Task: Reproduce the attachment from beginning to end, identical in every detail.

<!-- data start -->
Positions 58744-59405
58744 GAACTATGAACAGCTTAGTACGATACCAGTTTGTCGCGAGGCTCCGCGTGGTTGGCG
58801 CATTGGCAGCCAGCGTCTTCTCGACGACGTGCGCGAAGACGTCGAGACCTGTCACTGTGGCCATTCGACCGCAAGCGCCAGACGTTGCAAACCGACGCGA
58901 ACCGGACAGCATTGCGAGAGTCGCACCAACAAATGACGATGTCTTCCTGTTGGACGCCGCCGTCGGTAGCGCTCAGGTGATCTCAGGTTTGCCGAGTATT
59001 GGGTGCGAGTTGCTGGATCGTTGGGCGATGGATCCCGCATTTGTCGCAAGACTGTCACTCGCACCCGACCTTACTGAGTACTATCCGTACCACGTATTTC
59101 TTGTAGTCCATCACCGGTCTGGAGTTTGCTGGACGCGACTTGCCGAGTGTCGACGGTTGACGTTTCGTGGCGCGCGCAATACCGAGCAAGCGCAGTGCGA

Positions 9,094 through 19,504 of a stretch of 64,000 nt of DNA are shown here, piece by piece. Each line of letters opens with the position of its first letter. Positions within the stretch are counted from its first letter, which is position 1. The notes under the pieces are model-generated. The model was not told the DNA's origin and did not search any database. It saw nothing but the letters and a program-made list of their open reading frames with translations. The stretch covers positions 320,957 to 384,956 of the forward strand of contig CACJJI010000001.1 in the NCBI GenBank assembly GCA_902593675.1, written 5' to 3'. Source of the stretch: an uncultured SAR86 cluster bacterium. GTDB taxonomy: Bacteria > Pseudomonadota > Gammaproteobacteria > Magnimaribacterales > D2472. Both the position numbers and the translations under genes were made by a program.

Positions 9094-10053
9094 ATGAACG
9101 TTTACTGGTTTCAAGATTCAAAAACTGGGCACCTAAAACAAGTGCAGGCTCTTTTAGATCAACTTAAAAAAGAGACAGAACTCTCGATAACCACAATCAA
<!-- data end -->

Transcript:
Positions 58744-59405
58744 GAACTATGAACAGCTTAGTACGATACCAGTTTGTCGCGAGGCTCCGCGTGGTTGGCG
58801 CATTGGCAGCCAGCGTCTTCTCGACGACGTGCGCGAAGACGTCGAGACCTGTCACTGTGGCCATTCGACCGCAAGCGCCAGACGTTGCAAACCGACGCGA
58901 ACCGGACAGCATTGCGAGAGTCGCACCAACAAATGACGATGTCTTCCTGTTGGACGCCGCCGTCGGTAGCGCTCAGGTGATCTCAGGTTTGCCGAGTATT
59001 GGGTGCGAGTTGCTGGATCGTTGGGCGATGGATCCCGCATTTGTCGCAAGACTGTCACTCGCACCCGACCTTACTGAGTACTATCCGTACCACGTATTTC
59101 TTGTAGTCCATCACCGGTCTGGAGTTTGCTGGACGCGACTTGCCGAGTGTCGACGGTTGACGTTTCGTGGCGCGCGCAATACCGAGCAAGCGCAGTGCGA

Positions 9,094 through 19,504 of a stretch of 64,000 nt of DNA are shown here, piece by piece. Each line of letters opens with the position of its first letter. Positions within the stretch are counted from its first letter, which is position 1. The notes under the pieces are model-generated. The model was not told the DNA's origin and did not search any database. It saw nothing but the letters and a program-made list of their open reading frames with translations. The stretch covers positions 320,957 to 384,956 of the forward strand of contig CACJJI010000001.1 in the NCBI GenBank assembly GCA_902593675.1, written 5' to 3'. Source of the stretch: an uncultured SAR86 cluster bacterium. GTDB taxonomy: Bacteria > Pseudomonadota > Gammaproteobacteria > Magnimaribacterales > D2472. Both the position numbers and the translations under genes were made by a program.

Positions 9094-10053
9094 ATGAACG
9101 TTTACTGGTTTCAAGATTCAAAAACTGGGCACCTAAAACAAGTGCAGGCTCTTTTAGATCAACTTAAAAAAGAGACAGAACTCTCGATAACCACAATCAA